Mayors and governors are vying for more control over combating coronavirus
(CNN) -- In the absence of federal mandates, state and local officials must figure out on their own the tricky road to reopening safely amid the pandemic.
The resurgence of the virus, particularly in the Sun Belt, has left some mayors of hotspot cities frustrated with their governors over their lack of control to require residents to wear masks or stay at home.
Austin, Texas, is within two weeks of having its hospitals overrun -- and its intensive care units could fill up even sooner, Democratic Mayor Steve Adler told CNN's Dana Bash Sunday on "State of the Union." He doesn't necessarily want Republican Gov. Greg Abbott to issue a statewide stay-at-home order, but he wants the ability to do so for his city's residents.
"You know, we had that local control back in March, and we exercised it," Adler said Sunday on the same program. "I want that local control now."
That sentiment was echoed by Judge Lina Hidalgo, the top elected official in Harris County, Texas, which includes Houston. Abbott's recent mandate ordering most Texans to wear masks in public will make some difference, but it's not enough, she said.
"Right now, folks need to stay home and I need the authority to enforce it," Hidalgo, a Democrat, said on ABC's "The Week" on Sunday.
Abbott also issued a proclamation giving mayors and county judges the ability to restrict some outdoor gatherings with more than 10 people.
Meanwhile, in Arizona, Phoenix Mayor Kate Gallego said Sunday that local officials had to "beg to be able to implement masking orders." But that's not sufficient when cases are surging in the state.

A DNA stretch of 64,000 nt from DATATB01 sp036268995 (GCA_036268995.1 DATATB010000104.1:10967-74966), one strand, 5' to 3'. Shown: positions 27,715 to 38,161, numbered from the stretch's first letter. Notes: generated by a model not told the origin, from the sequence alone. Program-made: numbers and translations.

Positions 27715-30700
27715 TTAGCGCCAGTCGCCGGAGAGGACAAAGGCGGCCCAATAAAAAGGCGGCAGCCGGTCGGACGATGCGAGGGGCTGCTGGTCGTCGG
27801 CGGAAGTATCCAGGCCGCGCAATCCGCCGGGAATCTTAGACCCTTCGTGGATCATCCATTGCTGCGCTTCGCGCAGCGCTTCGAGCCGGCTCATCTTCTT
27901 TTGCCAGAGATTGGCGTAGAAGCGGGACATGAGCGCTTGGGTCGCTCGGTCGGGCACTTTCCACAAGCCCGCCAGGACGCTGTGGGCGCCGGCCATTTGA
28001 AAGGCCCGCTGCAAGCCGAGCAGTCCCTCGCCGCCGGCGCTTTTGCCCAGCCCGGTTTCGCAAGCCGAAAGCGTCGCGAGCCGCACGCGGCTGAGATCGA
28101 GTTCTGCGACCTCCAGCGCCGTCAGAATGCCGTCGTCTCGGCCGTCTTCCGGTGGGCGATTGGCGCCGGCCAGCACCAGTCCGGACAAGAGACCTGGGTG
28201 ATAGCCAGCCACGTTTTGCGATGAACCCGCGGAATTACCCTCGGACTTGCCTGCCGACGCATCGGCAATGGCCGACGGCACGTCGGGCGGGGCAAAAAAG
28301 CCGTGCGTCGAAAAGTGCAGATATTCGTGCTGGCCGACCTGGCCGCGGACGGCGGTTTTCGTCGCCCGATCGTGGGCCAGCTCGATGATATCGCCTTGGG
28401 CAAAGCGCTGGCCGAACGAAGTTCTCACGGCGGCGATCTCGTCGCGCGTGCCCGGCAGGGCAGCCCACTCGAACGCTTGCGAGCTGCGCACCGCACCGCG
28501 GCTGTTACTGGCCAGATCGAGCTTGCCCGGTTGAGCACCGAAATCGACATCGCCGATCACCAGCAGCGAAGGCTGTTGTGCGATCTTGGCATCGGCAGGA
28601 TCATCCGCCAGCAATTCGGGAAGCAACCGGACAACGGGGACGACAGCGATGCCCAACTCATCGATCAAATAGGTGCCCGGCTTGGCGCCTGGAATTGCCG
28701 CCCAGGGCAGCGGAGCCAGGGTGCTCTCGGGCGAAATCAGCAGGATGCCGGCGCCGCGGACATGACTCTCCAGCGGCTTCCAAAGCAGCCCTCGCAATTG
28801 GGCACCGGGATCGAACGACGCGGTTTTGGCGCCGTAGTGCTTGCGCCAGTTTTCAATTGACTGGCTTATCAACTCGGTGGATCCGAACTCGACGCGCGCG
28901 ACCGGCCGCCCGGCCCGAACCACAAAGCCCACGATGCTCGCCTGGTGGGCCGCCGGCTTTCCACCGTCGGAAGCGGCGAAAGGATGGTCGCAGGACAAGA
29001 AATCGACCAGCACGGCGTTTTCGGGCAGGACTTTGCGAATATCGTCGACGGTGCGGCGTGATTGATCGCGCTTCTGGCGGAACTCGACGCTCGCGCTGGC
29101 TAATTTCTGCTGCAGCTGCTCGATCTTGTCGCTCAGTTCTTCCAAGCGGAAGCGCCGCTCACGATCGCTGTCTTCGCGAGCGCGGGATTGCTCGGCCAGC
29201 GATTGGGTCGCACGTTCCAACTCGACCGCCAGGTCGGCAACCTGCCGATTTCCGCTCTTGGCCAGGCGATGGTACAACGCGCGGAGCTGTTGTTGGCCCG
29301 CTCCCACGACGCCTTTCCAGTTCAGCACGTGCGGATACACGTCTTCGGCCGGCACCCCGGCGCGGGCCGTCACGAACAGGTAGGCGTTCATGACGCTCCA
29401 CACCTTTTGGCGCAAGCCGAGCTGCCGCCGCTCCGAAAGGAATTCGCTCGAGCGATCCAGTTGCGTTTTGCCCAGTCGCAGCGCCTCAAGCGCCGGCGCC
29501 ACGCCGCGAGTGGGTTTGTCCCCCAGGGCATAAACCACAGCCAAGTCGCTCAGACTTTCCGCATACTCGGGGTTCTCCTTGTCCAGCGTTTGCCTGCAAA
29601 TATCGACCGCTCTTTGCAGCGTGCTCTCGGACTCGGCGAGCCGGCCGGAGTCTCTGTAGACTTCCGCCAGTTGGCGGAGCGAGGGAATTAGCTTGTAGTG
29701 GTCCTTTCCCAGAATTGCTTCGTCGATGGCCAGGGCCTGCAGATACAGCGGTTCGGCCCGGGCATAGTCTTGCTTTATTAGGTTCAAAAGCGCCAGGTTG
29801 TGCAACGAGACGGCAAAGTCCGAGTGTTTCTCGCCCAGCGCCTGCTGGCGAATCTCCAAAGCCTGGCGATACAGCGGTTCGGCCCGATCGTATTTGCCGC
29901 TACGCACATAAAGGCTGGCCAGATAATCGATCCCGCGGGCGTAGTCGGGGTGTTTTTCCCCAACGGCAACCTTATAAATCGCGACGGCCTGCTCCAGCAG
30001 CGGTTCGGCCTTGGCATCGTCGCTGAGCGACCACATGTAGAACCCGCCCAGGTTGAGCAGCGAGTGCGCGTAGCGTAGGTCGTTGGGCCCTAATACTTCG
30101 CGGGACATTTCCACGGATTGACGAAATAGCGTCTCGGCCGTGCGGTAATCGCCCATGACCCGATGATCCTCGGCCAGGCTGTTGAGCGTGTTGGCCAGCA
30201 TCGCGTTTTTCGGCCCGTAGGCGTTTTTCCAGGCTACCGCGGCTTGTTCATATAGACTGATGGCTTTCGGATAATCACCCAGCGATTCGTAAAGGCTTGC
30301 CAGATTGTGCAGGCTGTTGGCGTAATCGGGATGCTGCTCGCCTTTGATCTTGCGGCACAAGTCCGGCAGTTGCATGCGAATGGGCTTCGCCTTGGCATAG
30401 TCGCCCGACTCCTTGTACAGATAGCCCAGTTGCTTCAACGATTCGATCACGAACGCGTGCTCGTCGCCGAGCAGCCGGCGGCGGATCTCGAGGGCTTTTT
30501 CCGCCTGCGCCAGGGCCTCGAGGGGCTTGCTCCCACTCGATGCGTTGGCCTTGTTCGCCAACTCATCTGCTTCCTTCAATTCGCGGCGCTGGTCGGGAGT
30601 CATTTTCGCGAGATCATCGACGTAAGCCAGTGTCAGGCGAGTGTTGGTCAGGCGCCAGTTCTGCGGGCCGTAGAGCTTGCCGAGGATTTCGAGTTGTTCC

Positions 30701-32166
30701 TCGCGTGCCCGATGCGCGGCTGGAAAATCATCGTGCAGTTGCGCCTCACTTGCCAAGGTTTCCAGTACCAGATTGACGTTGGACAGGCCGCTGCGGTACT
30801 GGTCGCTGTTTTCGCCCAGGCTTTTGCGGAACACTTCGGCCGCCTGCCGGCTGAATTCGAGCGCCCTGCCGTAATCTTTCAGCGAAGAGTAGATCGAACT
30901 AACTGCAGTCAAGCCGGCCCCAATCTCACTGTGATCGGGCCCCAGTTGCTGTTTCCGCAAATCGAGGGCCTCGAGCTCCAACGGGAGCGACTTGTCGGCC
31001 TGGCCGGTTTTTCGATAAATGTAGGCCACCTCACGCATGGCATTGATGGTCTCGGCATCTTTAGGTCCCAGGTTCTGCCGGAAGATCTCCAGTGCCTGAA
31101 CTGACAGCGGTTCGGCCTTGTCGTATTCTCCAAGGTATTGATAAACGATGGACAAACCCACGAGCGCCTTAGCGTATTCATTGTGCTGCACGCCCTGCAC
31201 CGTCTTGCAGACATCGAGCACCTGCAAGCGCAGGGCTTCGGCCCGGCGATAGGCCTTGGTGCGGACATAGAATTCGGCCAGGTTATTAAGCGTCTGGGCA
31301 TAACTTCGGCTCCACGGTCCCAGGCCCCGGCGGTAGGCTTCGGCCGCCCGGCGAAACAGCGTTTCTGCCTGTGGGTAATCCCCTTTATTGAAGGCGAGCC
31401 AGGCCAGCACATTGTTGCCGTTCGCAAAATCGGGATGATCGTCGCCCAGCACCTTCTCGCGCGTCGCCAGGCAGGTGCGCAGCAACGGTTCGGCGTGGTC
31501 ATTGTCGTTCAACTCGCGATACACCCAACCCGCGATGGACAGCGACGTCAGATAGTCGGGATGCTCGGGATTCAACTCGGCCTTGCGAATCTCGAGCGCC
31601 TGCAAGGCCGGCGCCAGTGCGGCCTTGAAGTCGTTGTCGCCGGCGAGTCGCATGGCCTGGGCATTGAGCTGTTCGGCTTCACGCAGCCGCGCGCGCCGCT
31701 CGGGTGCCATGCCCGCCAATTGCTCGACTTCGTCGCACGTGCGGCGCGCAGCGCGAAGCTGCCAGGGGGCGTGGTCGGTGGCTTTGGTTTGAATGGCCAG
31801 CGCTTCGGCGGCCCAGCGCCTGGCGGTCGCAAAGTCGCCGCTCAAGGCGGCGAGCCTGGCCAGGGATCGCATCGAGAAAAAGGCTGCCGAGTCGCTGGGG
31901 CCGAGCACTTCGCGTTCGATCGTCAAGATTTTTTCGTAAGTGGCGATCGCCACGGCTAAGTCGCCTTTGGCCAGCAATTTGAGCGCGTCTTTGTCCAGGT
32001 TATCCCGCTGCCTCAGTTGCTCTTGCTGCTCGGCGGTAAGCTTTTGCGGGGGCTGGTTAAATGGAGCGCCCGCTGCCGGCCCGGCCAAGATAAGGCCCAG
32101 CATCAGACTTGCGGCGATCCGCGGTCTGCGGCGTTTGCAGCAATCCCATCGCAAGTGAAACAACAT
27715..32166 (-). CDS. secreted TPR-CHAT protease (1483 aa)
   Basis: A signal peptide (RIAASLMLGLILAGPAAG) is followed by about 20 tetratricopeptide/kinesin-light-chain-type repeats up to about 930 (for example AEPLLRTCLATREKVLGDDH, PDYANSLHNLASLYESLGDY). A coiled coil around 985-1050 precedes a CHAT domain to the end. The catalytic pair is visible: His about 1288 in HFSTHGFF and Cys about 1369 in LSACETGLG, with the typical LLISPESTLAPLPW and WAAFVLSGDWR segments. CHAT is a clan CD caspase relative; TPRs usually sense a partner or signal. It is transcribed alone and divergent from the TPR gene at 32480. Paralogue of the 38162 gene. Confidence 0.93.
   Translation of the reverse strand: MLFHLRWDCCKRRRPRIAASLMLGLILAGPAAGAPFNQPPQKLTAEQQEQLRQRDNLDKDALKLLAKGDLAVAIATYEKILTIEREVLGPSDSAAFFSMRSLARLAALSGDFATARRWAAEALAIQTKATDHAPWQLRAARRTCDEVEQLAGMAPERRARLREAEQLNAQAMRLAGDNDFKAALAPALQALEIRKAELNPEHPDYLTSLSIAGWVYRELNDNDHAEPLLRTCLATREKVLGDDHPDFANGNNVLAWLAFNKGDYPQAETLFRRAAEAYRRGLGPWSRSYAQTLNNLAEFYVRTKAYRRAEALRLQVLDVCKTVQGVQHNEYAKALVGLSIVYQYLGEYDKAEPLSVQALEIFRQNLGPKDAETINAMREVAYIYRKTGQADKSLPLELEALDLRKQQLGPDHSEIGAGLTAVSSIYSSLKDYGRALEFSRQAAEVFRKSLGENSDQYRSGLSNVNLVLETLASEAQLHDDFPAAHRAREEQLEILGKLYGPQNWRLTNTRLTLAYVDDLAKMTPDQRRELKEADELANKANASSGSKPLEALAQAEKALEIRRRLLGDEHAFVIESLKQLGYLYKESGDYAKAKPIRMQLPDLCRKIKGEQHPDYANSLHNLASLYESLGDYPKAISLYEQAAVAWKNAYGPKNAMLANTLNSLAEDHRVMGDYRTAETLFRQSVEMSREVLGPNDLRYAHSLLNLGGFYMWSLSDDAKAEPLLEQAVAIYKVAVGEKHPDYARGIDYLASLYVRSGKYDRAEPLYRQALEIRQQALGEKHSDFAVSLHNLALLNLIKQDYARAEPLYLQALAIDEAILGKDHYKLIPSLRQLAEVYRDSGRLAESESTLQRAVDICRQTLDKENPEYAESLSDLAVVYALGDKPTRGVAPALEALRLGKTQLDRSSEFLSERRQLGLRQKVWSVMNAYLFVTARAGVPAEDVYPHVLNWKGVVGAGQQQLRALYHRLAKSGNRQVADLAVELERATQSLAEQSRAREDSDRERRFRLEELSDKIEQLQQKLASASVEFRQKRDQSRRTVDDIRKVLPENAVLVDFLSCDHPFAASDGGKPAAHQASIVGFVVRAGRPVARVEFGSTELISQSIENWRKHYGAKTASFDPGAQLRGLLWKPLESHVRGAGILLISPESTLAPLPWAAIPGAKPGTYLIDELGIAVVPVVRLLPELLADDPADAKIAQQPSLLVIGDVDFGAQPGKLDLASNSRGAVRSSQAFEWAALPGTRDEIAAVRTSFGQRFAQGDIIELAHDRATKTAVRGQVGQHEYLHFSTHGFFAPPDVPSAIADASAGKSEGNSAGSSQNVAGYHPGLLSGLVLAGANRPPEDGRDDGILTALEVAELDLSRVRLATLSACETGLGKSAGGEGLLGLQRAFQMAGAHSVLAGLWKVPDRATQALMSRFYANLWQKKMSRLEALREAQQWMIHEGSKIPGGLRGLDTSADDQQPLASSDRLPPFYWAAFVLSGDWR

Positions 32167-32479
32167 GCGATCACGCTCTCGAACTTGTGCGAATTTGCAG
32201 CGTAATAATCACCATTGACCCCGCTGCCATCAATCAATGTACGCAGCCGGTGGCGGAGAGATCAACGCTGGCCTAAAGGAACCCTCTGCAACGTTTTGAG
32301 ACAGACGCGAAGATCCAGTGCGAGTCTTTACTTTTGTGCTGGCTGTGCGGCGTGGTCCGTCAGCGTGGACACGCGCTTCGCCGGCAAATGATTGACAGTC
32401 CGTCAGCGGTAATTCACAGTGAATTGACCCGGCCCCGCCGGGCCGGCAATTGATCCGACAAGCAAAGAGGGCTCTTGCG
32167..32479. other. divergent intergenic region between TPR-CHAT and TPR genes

"Our governor has preempted us from closing different types of businesses or moving restaurants to take-out only," Gallego, a Democrat, said on ABC's "This Week" about Republican Gov. Doug Ducey. "We really want as many tools as possible."
Local officials in Arkansas were just given the power to mandate face coverings. Republican Gov. Asa Hutchinson on Friday issued an executive order that allows cities to pass such ordinances.
"We wanted to have a model so that everybody could have the same standard if they choose to adopt that mandate," Hutchinson said on NBC's "Meet the Press" on Sunday, noting that "we all should be wearing a mask, face coverings when we go out in the public or you can't socially distance."
The tension, however, isn't only between Democratic local officials and Republican governors. In New York, Gov. Andrew Cuomo and New York City Mayor Bill de Blasio, both Democrats, tussled yet again last week -- this time over reopening schools in the fall.
De Blasio said Thursday that schools will reopen in September. Soon after, the governor weighed in.
It is state law that governs the opening and closing of schools during the pandemic, not local government, Cuomo's communications director Dani Lever said in a statement.
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